This is an OU level 2 module and you need to have the study skills required for this level, obtained either through OU level 1 study, or by doing equivalent work at another university.

    Our OU level 1 module Design thinking: creativity for the 21st century (U101) would be ideal preparation, but is not essential.

    Beyond basic study skills, nothing more specific is expected other than a curiosity about objects, why they are as they are, and how they might be different and better. We do not assume that you can already design, or even draw competently. You will be taught all the concepts and skills that you need, but if you already have some skills you will be able to develop them further.

    If you have any doubt about the suitability of the module, please speak to an adviser.

    Register

    Start End England fee Register
    06 Oct 2018 Jun 2019 £2928.00

    Registration closes 13/09/18 (places subject to availability)

    Register
    This module is expected to start for the last time in October 2020.

    Additional Costs

    Study costs

    There may be extra costs on top of the tuition fee, such as a laptop, travel to tutorials, set books and internet access.

    If you're on a low income you might be eligible for help with some of these costs after your module has started.

    Ways to pay for this module

    Open University Student Budget Account

    The Open University Student Budget Accounts Ltd (OUSBA) offers a convenient 'pay as you go' option to pay your OU fees, which is a secure, quick and easy way to pay. Please note that The Open University works exclusively with OUSBA and is not able to offer you credit facilities from any other provider. All credit is subject to status and proof that you can afford the repayments.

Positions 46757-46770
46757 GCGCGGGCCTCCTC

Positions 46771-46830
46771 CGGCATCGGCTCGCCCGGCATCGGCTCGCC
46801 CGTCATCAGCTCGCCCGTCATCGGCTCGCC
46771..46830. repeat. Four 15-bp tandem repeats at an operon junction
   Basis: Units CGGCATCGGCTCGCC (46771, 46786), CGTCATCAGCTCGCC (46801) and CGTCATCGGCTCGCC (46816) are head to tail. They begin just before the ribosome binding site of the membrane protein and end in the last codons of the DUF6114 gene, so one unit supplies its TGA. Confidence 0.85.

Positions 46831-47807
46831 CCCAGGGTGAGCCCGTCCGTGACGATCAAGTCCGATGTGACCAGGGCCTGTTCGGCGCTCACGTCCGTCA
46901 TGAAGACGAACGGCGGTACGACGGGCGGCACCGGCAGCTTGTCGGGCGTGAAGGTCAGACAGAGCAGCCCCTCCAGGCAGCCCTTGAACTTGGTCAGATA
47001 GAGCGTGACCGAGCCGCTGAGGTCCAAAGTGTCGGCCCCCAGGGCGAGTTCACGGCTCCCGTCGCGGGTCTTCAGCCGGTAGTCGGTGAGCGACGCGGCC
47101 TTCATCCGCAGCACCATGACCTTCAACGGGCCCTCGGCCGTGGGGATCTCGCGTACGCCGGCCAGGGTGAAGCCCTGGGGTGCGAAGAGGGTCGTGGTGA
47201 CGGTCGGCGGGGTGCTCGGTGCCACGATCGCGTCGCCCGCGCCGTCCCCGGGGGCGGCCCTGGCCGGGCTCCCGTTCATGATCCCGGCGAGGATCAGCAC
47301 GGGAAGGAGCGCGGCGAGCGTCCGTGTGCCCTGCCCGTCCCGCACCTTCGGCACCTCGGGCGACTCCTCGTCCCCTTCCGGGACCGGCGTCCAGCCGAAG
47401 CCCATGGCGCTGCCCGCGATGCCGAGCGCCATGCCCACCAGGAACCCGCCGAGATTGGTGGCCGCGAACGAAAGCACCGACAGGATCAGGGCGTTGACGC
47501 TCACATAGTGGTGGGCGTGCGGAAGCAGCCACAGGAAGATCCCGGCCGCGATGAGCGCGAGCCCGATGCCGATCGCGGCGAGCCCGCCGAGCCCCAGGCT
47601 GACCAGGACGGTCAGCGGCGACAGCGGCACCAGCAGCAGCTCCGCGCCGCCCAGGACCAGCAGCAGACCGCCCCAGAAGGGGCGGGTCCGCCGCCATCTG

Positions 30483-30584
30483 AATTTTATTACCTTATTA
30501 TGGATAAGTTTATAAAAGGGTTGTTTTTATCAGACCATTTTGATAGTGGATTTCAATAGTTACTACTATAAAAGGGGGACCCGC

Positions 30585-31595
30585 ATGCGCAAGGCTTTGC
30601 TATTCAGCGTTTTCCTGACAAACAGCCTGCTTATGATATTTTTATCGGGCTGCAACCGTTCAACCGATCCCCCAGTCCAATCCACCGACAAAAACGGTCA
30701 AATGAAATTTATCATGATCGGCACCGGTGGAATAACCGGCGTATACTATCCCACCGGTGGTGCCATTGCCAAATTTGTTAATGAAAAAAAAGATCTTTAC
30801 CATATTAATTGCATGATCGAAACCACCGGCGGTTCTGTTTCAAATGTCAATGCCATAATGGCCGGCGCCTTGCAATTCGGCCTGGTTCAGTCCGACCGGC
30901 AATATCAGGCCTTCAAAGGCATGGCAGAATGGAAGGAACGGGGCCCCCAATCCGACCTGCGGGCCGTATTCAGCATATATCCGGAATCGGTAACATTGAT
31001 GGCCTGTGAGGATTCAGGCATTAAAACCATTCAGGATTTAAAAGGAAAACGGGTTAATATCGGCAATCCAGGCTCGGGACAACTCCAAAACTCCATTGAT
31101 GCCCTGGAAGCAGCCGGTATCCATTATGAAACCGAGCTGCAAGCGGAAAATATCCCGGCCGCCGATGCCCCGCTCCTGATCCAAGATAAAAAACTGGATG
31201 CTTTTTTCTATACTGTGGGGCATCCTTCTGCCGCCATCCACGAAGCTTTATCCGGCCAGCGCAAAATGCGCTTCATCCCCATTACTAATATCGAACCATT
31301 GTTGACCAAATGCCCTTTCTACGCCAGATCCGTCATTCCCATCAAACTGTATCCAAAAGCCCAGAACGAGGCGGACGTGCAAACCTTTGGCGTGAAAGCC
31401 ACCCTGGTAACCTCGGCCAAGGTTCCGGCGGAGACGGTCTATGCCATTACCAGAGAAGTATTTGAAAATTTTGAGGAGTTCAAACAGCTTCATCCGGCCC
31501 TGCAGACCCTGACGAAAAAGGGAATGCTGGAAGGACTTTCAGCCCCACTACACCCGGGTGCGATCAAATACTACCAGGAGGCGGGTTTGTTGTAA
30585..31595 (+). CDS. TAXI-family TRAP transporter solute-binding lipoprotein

You pay the OU through OUSBA in one of the following ways:

    • Register now, pay later – OUSBA pays your module fee direct to the OU. You then repay OUSBA interest-free and in full just before your module starts. 0% APR representative. This option could give you the extra time you may need to secure the funding to repay OUSBA.
    • Pay by instalments – OUSBA calculates your monthly fee and number of instalments based on the cost of the module you are studying. APR 5.1% representative.

    Joint loan applications

    If you feel you would be unable to obtain an OUSBA loan on your own due to credit history or affordability issues, OUSBA offers the option to apply for a joint loan application with a third party. For example, your husband, wife, partner, parent, sibling or friend. In such cases, OUSBA will be required to carry out additional affordability checks separately and/or collectively for both joint applicants who will be jointly and severally liable for loan repayments.

    As additional affordability checks are required when processing joint loan applications, unfortunately, an instant decision cannot be given. On average the processing time for a joint loan application is five working days from receipt of the required documentation.

    Read more about Open University Student Budget Accounts (OUSBA).  

    Employer sponsorship

    Studying with The Open University can boost your employability. OU courses are recognised and respected by employers for their excellence and the commitment they take to complete. They also value the skills that students learn and can apply in the workplace.

    More than one in ten OU students are sponsored by their employer, and over 30,000 employers have used the OU to develop staff so far. If the module you’ve chosen is geared towards your job or developing your career, you could approach your employer to see if they will sponsor you by paying some or all of the fees. 

    • Your employer just needs to complete a simple form to confirm how much they will be paying and we will invoice them.